Geophysical Hazards

Term Level Definition Source
Geophysical hazard Subgroup A hazard originating from solid earth. This term is used interchangeably with the term geological hazard. IRDR
Earthquake Type Sudden movement of a block of the Earth’s crust along a geological fault and associated ground shaking. IRDR
Ground movement Subtype Surface displacement of earthen materials due to ground shaking triggered by earthquakes or volcanic eruptions. IRDR
Tsunami Subtype A series of waves (with long wavelengths when traveling across the deep ocean) that are generated by a displacement of massive amounts of water through underwater earthquakes, volcanic eruptions, or landslides. Tsunami waves travel at very high speed across the ocean, but as they begin to reach shallow water they slow down, and the wave grows steeper. IRDR
Mass movement (dry) Type Any type of downslope movement of earth materials under hydrological dry conditions. IRDR1
Avalanche (dry) Subtype A large mass of loosened earth material, snow, or ice that slides, flows, or falls rapidly down a mountainside under the force of gravity. Debris Avalanche: The sudden and very rapid downslope movement of a mixed mass of rock and soil. There are two general types of debris avalanches. A cold debris avalanche usually results from an unstable slope suddenly collapsing whereas a hot debris avalanche results from volcanic activity leading to slope instability and collapse. IRDR
Landslide (dry) Subtype Any kind of moderate to rapid soil movement incl. lahars, mudslides, and debris flows (under dry conditions). A landslide is the movement of soil or rock controlled by gravity and the speed of the movement usually ranges between slow and rapid, but it is not very slow. It can be superficial or deep, but the materials must make up a mass that is a portion of the slope or the slope itself. The movement has to be downward and outward with a free face. EM-DAT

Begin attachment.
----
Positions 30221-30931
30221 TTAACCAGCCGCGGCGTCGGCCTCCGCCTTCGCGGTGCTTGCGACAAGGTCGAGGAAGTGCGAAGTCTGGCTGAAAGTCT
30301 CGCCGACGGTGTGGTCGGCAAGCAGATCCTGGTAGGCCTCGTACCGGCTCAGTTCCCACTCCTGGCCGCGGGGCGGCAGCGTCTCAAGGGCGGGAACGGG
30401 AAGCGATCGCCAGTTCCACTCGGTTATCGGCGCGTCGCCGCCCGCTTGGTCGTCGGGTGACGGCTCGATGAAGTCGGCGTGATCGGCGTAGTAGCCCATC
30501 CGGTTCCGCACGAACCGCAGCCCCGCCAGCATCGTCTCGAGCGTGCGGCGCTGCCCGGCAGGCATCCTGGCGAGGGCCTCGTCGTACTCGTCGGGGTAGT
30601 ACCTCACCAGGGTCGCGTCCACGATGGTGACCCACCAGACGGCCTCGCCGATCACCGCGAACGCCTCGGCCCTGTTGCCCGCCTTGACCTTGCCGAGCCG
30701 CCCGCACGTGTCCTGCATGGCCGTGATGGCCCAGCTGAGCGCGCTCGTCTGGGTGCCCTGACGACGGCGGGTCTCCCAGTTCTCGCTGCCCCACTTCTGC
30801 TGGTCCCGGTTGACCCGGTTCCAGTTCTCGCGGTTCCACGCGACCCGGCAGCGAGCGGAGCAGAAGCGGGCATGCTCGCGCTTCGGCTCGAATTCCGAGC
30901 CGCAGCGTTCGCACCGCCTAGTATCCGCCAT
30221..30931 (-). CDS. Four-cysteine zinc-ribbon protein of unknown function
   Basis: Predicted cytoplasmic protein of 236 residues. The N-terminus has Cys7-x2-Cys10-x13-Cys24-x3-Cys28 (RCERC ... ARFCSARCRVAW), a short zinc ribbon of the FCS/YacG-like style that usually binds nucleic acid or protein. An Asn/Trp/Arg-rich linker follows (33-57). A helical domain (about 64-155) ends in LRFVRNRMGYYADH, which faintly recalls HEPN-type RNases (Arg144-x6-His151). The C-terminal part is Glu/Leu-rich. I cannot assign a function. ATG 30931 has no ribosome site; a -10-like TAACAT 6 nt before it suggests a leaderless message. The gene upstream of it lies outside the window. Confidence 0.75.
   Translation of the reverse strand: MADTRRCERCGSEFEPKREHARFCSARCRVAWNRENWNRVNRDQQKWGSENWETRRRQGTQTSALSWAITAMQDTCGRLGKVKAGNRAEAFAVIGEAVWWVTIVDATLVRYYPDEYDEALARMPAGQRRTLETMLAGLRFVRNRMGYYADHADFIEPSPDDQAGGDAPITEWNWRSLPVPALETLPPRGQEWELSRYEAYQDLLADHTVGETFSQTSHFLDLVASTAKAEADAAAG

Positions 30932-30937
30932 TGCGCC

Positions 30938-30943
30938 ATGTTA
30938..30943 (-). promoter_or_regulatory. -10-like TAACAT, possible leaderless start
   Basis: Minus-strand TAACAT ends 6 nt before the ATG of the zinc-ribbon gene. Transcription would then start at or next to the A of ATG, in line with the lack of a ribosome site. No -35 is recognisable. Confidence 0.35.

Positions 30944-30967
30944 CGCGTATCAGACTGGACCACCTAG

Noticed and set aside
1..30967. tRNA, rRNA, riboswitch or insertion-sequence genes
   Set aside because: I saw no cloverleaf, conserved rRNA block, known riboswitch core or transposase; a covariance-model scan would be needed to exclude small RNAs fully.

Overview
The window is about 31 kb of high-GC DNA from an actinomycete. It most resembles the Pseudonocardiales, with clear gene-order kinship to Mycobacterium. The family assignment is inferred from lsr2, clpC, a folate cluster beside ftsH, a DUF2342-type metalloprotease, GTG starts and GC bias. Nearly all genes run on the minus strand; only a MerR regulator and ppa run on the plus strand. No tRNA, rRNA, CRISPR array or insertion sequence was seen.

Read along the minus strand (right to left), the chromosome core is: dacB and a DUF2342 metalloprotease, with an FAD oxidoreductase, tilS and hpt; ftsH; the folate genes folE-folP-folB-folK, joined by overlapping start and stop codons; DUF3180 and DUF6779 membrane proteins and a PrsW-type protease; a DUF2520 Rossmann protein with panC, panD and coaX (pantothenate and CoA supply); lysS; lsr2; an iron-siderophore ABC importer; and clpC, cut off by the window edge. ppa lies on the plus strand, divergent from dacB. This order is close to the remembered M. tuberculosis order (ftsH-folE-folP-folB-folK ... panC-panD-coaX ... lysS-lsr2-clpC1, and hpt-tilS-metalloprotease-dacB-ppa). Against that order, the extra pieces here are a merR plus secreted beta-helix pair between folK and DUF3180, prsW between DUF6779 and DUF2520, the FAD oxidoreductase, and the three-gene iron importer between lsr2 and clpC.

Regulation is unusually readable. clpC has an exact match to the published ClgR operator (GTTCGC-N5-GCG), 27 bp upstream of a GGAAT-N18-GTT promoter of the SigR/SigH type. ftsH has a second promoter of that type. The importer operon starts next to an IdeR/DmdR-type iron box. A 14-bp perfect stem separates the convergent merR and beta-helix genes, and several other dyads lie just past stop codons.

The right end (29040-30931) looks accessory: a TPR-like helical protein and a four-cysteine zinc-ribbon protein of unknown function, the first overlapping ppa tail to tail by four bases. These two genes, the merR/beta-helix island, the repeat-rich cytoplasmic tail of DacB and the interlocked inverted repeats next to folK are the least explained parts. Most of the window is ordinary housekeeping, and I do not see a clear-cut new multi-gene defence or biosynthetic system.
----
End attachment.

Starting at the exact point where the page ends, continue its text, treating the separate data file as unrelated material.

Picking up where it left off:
Rockfall (dry) Subtype
Sudden subsidence (dry) Subtype Sinking of the ground due to groundwater removal, mining, dissolution of limestone (e.g., karst sinkholes), extraction of natural gas, and earthquakes. In this case, the sinking occurs under dry conditions as a result of a geophysical trigger. IRDR2
Volcanic activity Type Subtype (General) A type of volcanic event near an opening/vent in the Earth’s surface including volcanic eruptions of lava, ash, hot vapor, gas, and pyroclastic material. IRDR
Ash fall Subtype Fine (less than 4 mm in diameter) unconsolidated volcanic debris blown into the atmosphere during an eruption; can remain airborne for long periods of time and travel a considerable distance from the source. IRDR
Lava flow Subtype The ejected magma that moves as a liquid mass downslope from a volcano during an eruption. IRDR
Pyroclastic flow Subtype Extremely hot gases, ash, and other materials with a temperature of more than 1,000 degrees Celsius that rapidly flow down the flank of a volcano (at more than 700 km/h) during an eruption. IRDR
Lahar Subtype Hot or cold mixture of earthen material flowing down the slope of a volcano either during or between volcanic eruptions. IRDR

  1. The definition of “Mass movement (dry)” is adapted from the “Mass movement” IRDR definition. ↩︎

  2. The first definition sentence of “Sudden subsidence (dry)” is the definition of “Subsidence” in the IRDR glossary. The second sentence has been added to distinguish this class from “Sudden subsidence (wet)” in the hydrological group. ↩︎